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It seems as though everyday there is a new headline about how reproductive rights, voting rights and other essential rights are in danger. Given that these topics are politically and personally relevant, it’s important for everyone to stay sharp and aware of the feminist theory. It’s also a great time to support feminist authors, specifically queer women and women of color, in the wake of many political threats to their livelihood. There are a handful of some amazing feminist works to keep our minds sharp for the feminist revolution. 

  1. What My Mother and I Don’t Talk About, Michele Filgate

This is an interesting novel to accompany the other feminist works in this list. It includes several topics of conversation that are not often things young women discuss with their mothers- from the ways in which their mothers fail them, to the ways in which they fail their mothers. Filgate’s work is an important read because in a time that we should all be working hard to understand and support women, the women who raised us are a good place to start. 

  1. Pleasure Activism: The Politics of Feeling Good, Adrienne Maree Brown

Pleasure Activism shows readers just how pleasurable social good can be. “Pleasure Activism” is defined by Adrienne Maree Brown as, “a politics of healing and happiness that explodes the dour myth that changing the world is just another form of work.” She draws from feminist theorists including but not limited to Audre Lorde, Cara Page and Sonya Renee Taylor.

  1. The Body is Not an Apology, Sonya Renee Taylor and Ijeoma Oluo

Sonya Renee Taylor takes readers through a reclamation of the body, in an attempt to free her audience from the political and social barriers that keep people in marginalized identities from achieving self-love. The journey to self-love is written as a social justice movement, and Taylor also sells a workbook to accompany her original work, in order for readers to genuinely commit to their own self-love journeys. In a world that is constantly picking women apart for their appearances and their bodies, this book is an excellent way to celebrate what has been belittled.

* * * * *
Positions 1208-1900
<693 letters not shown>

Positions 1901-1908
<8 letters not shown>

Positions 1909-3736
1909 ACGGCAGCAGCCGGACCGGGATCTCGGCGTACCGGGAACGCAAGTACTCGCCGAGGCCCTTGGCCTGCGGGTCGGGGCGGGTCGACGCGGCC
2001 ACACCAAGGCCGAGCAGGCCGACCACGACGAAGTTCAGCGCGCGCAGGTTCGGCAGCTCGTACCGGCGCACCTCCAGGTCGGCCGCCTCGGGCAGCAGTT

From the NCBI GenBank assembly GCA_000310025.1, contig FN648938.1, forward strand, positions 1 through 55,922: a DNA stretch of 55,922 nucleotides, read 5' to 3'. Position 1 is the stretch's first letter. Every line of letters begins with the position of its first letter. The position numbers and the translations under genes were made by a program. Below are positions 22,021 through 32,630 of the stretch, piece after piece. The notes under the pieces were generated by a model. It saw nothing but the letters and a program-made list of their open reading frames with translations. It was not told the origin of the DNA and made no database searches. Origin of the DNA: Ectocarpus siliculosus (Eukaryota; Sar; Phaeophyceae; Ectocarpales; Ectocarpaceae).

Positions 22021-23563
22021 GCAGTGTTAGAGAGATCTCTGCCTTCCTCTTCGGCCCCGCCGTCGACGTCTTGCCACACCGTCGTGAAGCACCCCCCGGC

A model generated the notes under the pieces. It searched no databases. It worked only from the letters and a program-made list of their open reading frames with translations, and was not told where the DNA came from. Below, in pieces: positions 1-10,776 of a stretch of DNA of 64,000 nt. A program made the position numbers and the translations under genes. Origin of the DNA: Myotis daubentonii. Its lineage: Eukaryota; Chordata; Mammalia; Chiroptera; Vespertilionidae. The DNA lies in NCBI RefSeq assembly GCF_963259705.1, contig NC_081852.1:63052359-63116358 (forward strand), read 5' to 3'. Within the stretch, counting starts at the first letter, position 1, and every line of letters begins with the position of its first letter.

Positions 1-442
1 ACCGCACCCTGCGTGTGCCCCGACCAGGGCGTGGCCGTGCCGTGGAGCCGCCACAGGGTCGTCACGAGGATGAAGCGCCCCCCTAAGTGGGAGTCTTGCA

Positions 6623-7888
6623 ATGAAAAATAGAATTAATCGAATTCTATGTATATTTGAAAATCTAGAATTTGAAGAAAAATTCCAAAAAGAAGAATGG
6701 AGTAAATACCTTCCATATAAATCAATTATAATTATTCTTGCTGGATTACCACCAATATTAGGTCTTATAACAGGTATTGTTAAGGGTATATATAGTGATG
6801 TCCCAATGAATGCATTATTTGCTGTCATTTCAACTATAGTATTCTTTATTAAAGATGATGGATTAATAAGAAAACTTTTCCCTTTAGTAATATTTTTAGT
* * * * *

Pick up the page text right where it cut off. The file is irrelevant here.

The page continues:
1.  Shrill: Notes from a Loud Woman, Lindy West

Lindy West’s memoir, Shrill follows her experiences through womanhood, dealing with issues such as sexism and fatphobia, leaving readers with a witty sense of satisfaction. The memoir was adapted into a TV show, featuring Aidy Bryant, on Hulu. The show ran for three seasons, following a young woman Annie who navigates her professional and personal lives as a fat woman. 

  1.  New Handbook for a Post-Roe America: The Complete Guide to Abortion Legality, Access, and Practical Support, Robin Marty and Amanda Palmer

Robin Marty’s nonfiction guide was originally published in 2019, but was updated last year in order to be more current with policies, and with a foreword by Amanda Palmer. The new edition is a manual for those who might need abortions in a country that has overturned Roe v Wade, which is a very relevant and uncertain topic after the Supreme Court’s leaked draft opinion to overturn the landmark case. The book contains information on abortion laws/policies, how to gain access to procedures and how to protest against the systemic erasure of this essential healthcare. 

It’s an uncertain time for many, and while participating in protests and rallies is a great way to educate and raise awareness on these issues to the public, enlightening our own minds is a great way to prepare for whatever comes next with the Supreme Court’s future decisions on abortion, and many other freedoms. 

Hannah is a senior at American University. She's studying political science with a focus on race and gender in politics. She loves writing and baking, and can typically be found with a large iced coffee and a pair of knitting needles.
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